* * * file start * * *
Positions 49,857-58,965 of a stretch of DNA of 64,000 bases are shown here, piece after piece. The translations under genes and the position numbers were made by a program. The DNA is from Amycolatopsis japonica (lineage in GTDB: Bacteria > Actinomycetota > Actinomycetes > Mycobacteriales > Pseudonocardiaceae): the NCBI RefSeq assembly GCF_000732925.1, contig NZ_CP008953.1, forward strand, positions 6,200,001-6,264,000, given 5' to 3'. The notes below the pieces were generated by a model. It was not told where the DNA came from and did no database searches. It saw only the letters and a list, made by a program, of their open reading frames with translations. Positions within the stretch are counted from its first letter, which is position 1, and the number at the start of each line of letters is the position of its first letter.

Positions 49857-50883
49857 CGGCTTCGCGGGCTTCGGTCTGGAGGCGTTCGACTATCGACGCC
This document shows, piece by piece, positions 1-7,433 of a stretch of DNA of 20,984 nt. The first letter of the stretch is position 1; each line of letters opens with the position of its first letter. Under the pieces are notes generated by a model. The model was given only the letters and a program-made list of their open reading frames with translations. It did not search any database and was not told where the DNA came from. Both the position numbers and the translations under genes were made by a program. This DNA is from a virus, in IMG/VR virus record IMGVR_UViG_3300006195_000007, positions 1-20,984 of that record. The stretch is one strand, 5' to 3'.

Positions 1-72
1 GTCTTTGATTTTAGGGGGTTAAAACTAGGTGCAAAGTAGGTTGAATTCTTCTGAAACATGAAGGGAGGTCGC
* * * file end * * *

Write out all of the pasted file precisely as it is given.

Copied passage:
Positions 49,857-58,965 of a stretch of DNA of 64,000 bases are shown here, piece after piece. The translations under genes and the position numbers were made by a program. The DNA is from Amycolatopsis japonica (lineage in GTDB: Bacteria > Actinomycetota > Actinomycetes > Mycobacteriales > Pseudonocardiaceae): the NCBI RefSeq assembly GCF_000732925.1, contig NZ_CP008953.1, forward strand, positions 6,200,001-6,264,000, given 5' to 3'. The notes below the pieces were generated by a model. It was not told where the DNA came from and did no database searches. It saw only the letters and a list, made by a program, of their open reading frames with translations. Positions within the stretch are counted from its first letter, which is position 1, and the number at the start of each line of letters is the position of its first letter.

Positions 49857-50883
49857 CGGCTTCGCGGGCTTCGGTCTGGAGGCGTTCGACTATCGACGCC
This document shows, piece by piece, positions 1-7,433 of a stretch of DNA of 20,984 nt. The first letter of the stretch is position 1; each line of letters opens with the position of its first letter. Under the pieces are notes generated by a model. The model was given only the letters and a program-made list of their open reading frames with translations. It did not search any database and was not told where the DNA came from. Both the position numbers and the translations under genes were made by a program. This DNA is from a virus, in IMG/VR virus record IMGVR_UViG_3300006195_000007, positions 1-20,984 of that record. The stretch is one strand, 5' to 3'.

Positions 1-72
1 GTCTTTGATTTTAGGGGGTTAAAACTAGGTGCAAAGTAGGTTGAATTCTTCTGAAACATGAAGGGAGGTCGC